meanings but it is commonly used to indicate that a product is vegetarian or
vegan.4 Having “vegetarian,” “vegan,” or “plant-based” on a label of
a product containing cultured animal cells would be misleading to consumers.

A survey of vegetarian
and vegan groups conducted in 2013 found that the majority did not believe that
a meat alternative grown from animal cell DNA, obtained ten years ago, which
does not currently involve the raising of animals should be labeled as “vegan.”5
This survey, although informal in nature, suggests that advocacy groups would
not support having terms such as “vegan” used on the label of foods comprised
of or containing cultured animal cells.

Additionally, terms
such as “non-animal” or “animal-free” should never now or in the future be used
in the product name or on the product label of a food comprised of or
containing cultured animal cells. Use of these terms would be misleading for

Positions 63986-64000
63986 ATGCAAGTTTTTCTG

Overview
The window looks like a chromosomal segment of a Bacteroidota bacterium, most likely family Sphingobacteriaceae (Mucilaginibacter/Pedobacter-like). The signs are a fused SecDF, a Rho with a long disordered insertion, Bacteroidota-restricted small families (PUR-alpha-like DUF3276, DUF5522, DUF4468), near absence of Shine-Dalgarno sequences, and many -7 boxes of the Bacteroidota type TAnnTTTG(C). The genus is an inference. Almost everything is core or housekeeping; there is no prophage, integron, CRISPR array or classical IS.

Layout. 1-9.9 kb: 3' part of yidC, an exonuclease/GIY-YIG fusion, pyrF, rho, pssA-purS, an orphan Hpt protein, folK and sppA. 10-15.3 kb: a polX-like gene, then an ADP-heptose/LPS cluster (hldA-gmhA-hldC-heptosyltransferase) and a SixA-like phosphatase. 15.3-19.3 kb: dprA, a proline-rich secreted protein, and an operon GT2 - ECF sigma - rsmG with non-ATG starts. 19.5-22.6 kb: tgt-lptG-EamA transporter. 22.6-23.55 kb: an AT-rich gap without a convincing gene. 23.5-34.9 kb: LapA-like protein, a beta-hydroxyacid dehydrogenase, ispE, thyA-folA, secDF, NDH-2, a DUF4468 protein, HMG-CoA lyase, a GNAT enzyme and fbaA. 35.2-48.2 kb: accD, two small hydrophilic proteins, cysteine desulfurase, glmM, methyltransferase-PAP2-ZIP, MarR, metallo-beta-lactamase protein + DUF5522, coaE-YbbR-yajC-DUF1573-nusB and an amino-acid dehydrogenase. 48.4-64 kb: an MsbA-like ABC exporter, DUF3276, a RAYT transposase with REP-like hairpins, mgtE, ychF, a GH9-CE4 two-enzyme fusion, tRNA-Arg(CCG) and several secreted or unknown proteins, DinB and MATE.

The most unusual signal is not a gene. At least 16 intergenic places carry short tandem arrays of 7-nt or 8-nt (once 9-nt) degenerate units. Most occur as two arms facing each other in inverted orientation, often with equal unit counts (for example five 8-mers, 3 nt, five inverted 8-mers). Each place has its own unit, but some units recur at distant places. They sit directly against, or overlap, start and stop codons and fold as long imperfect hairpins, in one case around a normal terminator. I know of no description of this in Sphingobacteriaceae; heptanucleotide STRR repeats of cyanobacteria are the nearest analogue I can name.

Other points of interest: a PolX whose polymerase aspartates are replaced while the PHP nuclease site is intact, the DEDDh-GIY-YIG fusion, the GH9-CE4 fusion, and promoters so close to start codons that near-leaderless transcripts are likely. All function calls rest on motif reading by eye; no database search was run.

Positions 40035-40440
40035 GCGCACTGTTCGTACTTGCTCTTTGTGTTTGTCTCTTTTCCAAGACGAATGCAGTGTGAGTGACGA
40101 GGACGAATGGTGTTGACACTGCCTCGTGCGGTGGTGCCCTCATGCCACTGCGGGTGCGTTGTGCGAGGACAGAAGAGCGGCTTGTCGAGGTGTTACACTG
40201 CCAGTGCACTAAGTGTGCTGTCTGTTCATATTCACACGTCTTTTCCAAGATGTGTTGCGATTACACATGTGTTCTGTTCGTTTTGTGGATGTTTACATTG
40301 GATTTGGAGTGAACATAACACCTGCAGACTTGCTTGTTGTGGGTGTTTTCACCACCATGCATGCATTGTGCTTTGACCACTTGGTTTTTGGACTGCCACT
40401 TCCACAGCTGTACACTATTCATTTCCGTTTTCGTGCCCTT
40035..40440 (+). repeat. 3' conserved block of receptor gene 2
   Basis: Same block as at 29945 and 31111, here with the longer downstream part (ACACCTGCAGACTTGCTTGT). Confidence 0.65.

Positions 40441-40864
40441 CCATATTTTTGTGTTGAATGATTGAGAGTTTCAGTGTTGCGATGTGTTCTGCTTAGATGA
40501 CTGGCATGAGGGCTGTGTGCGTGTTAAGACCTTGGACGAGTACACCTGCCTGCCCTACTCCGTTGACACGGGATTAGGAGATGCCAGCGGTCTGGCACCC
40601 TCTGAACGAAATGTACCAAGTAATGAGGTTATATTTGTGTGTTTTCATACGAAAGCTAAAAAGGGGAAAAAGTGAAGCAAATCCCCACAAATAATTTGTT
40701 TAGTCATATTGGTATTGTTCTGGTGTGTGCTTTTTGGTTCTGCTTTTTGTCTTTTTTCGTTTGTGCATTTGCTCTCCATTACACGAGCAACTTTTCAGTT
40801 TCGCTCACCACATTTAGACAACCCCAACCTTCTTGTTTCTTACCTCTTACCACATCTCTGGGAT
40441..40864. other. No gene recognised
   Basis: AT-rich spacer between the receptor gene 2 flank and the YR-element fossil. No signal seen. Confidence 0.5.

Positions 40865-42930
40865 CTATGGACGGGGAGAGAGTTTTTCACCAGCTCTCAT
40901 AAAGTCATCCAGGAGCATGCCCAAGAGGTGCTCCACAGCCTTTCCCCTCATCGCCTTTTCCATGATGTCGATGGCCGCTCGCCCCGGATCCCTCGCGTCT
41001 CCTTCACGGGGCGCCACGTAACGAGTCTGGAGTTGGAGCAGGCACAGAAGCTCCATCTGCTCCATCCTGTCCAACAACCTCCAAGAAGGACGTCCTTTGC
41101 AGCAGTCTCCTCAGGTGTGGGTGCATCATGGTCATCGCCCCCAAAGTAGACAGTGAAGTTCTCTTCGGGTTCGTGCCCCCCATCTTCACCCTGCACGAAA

consumers who, for religious, ethical, philosophical, environmental, or other
reasons do not want to purchase products in which animal products were used at
some point in production.

Response to question
8:

FSIS should not
establish a regulatory standard of identity for foods comprised of or
containing cultured animal cells unless this standard of identity clearly
states that the food is comprised of or contains animal cells and that this
information is required to be included on the product label in both the name of
the product and in the ingredient list.

Response to question
12:

FSIS-regulated broths,
bases, and reaction flavors produced from animal cells should be required to
declare the source material in the product name and in the ingredient listing.